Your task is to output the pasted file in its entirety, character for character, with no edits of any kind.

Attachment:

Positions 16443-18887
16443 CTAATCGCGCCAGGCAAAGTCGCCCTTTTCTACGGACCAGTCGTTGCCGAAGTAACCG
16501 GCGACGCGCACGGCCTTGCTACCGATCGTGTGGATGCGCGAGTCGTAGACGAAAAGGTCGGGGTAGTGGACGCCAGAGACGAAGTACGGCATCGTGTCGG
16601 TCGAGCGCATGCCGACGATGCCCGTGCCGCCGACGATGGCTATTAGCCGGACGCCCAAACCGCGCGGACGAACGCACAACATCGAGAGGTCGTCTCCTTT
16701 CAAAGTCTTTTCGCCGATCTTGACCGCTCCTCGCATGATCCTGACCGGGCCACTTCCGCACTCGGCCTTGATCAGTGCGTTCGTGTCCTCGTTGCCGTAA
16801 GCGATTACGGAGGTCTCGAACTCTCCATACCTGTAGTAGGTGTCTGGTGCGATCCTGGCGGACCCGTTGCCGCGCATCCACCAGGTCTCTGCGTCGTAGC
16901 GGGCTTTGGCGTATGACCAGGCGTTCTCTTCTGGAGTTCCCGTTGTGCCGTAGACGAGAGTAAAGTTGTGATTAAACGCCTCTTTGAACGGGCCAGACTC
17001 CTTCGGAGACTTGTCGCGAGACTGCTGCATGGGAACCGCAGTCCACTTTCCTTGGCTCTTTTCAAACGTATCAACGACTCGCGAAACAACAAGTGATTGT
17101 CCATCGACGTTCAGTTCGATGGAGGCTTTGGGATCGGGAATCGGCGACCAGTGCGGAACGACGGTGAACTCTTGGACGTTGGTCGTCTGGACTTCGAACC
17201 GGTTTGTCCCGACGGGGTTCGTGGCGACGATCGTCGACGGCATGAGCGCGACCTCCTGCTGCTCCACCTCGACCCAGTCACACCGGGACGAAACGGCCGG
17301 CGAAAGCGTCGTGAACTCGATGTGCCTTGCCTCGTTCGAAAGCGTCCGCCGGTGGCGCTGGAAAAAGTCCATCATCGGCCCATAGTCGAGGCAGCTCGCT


Positions 16443-18887
16443 CTAATCGCGCCAGGCAAAGTCGCCCTTTTCTACGGACCAGTCGTTGCCGAAGTAACCG
16501 GCGACGCGCACGGCCTTGCTACCGATCGTGTGGATGCGCGAGTCGTAGACGAAAAGGTCGGGGTAGTGGACGCCAGAGACGAAGTACGGCATCGTGTCGG
16601 TCGAGCGCATGCCGACGATGCCCGTGCCGCCGACGATGGCTATTAGCCGGACGCCCAAACCGCGCGGACGAACGCACAACATCGAGAGGTCGTCTCCTTT
16701 CAAAGTCTTTTCGCCGATCTTGACCGCTCCTCGCATGATCCTGACCGGGCCACTTCCGCACTCGGCCTTGATCAGTGCGTTCGTGTCCTCGTTGCCGTAA
16801 GCGATTACGGAGGTCTCGAACTCTCCATACCTGTAGTAGGTGTCTGGTGCGATCCTGGCGGACCCGTTGCCGCGCATCCACCAGGTCTCTGCGTCGTAGC
16901 GGGCTTTGGCGTATGACCAGGCGTTCTCTTCTGGAGTTCCCGTTGTGCCGTAGACGAGAGTAAAGTTGTGATTAAACGCCTCTTTGAACGGGCCAGACTC
17001 CTTCGGAGACTTGTCGCGAGACTGCTGCATGGGAACCGCAGTCCACTTTCCTTGGCTCTTTTCAAACGTATCAACGACTCGCGAAACAACAAGTGATTGT
17101 CCATCGACGTTCAGTTCGATGGAGGCTTTGGGATCGGGAATCGGCGACCAGTGCGGAACGACGGTGAACTCTTGGACGTTGGTCGTCTGGACTTCGAACC
17201 GGTTTGTCCCGACGGGGTTCGTGGCGACGATCGTCGACGGCATGAGCGCGACCTCCTGCTGCTCCACCTCGACCCAGTCACACCGGGACGAAACGGCCGG
17301 CGAAAGCGTCGTGAACTCGATGTGCCTTGCCTCGTTCGAAAGCGTCCGCCGGTGGCGCTGGAAAAAGTCCATCATCGGCCCATAGTCGAGGCAGCTCGCT